Safe Computing in Under an Hour


Safe Computing in Under an Hour

.... or the Battle of the BOTS*
*Automated internet malware programs

Yes, that's right. You too can secure your PC in under an hour simply by following the guidelines below.

These days 95% of your risk of malware infection comes from the Internet and the rest from removable media such as infected CD's and pendrives. People are always asking us what we recommend in terms of protection and then how best to set it up. Even amongst freeware the choices are as varied as the people making them but the quality is often as good if not better than many of the commercial alternatives. No one mix of applications is going to suit everybody but for performance and ease of use there is a starting point which anyone would do well to consider. On this basis I've put the following list together with some added comments and descriptions.

Please remember the golden rules for PC security.

1] The best protection will come from programs you can understand and configure to their best potential, no matter where they might appear in someone else's "test" chart. (From the software recommended on this site).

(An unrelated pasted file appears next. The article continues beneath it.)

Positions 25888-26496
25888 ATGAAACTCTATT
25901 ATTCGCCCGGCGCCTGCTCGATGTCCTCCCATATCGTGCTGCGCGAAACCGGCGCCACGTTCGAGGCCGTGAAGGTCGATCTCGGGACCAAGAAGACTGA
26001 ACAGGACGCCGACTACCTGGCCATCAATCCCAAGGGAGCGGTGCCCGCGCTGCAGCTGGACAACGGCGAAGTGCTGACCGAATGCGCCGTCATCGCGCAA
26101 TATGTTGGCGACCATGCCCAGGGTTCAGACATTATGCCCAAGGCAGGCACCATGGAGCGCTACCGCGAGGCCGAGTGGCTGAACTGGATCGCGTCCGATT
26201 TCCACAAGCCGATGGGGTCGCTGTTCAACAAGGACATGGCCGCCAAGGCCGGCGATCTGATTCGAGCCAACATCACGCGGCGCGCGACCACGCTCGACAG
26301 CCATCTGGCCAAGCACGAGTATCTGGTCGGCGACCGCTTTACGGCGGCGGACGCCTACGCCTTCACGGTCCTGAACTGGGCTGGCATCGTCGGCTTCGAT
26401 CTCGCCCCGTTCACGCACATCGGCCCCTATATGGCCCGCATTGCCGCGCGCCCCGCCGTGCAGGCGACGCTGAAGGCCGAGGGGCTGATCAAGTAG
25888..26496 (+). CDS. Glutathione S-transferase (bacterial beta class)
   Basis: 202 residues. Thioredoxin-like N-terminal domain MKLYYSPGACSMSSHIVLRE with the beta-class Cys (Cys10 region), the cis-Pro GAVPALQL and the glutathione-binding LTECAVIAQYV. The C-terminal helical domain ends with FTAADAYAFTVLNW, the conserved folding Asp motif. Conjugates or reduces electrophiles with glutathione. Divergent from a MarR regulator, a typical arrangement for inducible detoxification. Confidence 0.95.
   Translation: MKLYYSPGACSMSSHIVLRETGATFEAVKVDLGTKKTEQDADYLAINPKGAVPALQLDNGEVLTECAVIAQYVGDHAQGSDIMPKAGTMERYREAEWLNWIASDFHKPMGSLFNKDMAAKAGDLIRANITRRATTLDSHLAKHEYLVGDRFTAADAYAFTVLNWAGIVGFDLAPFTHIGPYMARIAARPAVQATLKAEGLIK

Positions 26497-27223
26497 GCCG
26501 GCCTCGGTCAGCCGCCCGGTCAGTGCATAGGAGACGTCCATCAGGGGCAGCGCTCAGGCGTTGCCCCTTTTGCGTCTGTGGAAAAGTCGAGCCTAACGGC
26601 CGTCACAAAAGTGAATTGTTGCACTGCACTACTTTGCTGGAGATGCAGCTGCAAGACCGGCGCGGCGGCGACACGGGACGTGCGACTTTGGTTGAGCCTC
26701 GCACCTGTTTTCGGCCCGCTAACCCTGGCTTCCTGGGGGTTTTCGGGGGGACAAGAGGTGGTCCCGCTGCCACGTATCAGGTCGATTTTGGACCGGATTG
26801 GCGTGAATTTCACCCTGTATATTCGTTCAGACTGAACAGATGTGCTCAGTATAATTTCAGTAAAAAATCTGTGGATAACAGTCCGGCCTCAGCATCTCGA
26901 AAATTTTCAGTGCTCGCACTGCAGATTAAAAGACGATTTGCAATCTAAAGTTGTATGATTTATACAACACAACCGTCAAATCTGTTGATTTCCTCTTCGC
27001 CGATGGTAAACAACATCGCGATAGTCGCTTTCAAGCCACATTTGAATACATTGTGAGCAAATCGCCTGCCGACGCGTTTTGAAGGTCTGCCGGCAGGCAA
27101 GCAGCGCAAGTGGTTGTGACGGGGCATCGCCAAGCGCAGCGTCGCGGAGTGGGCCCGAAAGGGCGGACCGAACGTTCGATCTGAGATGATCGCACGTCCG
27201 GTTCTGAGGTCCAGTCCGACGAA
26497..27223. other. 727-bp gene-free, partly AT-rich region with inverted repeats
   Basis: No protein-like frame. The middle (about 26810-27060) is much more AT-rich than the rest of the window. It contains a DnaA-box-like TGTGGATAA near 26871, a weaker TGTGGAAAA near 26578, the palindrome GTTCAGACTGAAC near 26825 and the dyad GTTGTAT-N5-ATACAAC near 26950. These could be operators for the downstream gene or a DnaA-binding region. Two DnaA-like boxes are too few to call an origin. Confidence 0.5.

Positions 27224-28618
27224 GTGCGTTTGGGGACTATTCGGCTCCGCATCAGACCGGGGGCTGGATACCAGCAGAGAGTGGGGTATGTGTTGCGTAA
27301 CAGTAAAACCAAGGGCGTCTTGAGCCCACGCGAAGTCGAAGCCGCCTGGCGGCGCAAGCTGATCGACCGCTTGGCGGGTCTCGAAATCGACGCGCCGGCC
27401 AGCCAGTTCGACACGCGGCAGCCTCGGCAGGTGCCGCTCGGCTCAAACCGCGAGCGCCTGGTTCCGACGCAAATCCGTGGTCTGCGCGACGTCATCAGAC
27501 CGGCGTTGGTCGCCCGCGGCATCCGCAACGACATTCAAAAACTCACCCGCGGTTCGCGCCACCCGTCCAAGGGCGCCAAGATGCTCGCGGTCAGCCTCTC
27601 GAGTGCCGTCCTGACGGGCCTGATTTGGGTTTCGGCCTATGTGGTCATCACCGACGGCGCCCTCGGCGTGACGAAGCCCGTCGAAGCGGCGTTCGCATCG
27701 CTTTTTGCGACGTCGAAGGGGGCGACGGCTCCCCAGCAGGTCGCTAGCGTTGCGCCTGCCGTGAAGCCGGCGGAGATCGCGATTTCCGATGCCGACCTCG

2] 95% of all infections are caused by poorly configured software or other forms of user error.

OK, lets start this battle by sending in some front line troops without even considering our main army at this stage.

1] The Front Line

Whenever you connect to the Internet and type "Softpedia" into Google. a request is sent via a DNS (domain name) server which converts your request into the page you want and doesn't present you with Porkys Uncovered instead! This system, like everything else on the Internet, is open to abuse and of course targeted by criminal elements seeking to do just this. Some of the most unsafe servers (and sometimes the slowest too) are those provided by your ISP, but not always. You can change your default DNS server settings very easily and use an external free service like OpenDNS or Comodo. Both have a slightly different approach to achieving the same thing but offer protection against phishing and malware sites. OpenDNS is currently more configurable and offers content filtering as well. One recent entrant is Norton ConnectSafe.  which is a little more aggressive with its ratings.

Check them out and choose which one suits your needs best. Parents or guardians with children may prefer OpenDNS because of it's content filtering options. If you can't understand how to set it up from the website instruction then ask in the forum here and we'll help you out.

Right, having secured the road for the troops lets now find them some transport.

2] Troop Transport